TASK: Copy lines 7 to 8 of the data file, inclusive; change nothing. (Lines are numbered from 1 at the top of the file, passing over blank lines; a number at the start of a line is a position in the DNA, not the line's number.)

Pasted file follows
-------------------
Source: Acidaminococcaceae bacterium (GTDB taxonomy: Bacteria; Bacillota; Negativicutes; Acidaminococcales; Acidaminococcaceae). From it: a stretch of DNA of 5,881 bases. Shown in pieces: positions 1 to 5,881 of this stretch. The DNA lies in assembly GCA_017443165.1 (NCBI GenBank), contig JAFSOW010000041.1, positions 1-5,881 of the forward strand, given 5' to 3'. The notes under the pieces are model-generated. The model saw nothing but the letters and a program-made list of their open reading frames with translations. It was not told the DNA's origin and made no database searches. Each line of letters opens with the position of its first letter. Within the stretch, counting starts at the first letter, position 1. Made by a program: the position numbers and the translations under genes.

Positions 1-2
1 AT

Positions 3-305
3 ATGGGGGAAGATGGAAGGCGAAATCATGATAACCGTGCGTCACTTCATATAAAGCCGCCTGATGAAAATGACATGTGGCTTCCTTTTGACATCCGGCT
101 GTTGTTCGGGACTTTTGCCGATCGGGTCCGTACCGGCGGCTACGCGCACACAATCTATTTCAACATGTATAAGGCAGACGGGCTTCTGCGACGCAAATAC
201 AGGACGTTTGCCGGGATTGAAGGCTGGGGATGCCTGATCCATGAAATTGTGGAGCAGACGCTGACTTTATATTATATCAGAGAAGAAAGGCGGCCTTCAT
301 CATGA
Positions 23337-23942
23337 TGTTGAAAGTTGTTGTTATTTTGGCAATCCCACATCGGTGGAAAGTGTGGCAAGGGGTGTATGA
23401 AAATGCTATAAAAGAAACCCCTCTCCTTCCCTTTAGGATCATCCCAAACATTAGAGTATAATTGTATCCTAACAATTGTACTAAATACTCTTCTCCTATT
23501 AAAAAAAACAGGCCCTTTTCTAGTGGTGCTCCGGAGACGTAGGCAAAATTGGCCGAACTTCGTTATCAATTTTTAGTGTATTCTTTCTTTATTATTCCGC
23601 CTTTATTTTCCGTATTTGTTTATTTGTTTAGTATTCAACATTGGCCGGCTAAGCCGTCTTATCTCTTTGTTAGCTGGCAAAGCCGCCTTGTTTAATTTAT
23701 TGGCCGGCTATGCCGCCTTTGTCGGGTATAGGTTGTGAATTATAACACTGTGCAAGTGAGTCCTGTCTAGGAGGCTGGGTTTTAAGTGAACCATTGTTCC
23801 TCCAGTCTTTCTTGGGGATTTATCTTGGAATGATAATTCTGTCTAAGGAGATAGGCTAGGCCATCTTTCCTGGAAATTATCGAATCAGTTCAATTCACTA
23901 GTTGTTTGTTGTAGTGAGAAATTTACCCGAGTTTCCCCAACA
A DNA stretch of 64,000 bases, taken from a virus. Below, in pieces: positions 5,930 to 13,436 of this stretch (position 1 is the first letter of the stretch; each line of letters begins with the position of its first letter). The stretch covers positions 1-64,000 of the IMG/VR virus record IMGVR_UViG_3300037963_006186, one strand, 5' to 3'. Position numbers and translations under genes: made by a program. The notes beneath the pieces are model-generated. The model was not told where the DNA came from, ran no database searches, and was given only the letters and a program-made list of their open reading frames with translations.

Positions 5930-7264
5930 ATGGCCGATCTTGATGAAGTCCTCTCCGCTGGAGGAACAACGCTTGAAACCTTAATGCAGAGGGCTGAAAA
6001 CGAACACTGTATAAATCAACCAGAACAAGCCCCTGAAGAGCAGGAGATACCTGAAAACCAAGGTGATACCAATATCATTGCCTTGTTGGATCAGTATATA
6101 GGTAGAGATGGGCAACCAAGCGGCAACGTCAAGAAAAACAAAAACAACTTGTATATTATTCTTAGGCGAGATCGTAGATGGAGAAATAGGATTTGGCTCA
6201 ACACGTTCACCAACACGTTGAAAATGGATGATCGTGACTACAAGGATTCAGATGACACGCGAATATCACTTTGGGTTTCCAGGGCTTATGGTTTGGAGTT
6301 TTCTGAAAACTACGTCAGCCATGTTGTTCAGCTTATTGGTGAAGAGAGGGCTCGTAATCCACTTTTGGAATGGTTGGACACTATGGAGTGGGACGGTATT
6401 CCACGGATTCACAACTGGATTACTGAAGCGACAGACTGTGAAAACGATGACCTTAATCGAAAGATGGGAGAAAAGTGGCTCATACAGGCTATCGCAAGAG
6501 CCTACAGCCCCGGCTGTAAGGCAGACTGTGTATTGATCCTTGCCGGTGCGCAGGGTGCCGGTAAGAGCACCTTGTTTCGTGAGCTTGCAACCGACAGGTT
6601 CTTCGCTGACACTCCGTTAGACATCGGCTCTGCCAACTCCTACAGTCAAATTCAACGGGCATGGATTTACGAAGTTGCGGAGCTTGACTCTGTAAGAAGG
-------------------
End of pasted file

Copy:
201 AGGACGTTTGCCGGGATTGAAGGCTGGGGATGCCTGATCCATGAAATTGTGGAGCAGACGCTGACTTTATATTATATCAGAGAAGAAAGGCGGCCTTCAT
301 CATGA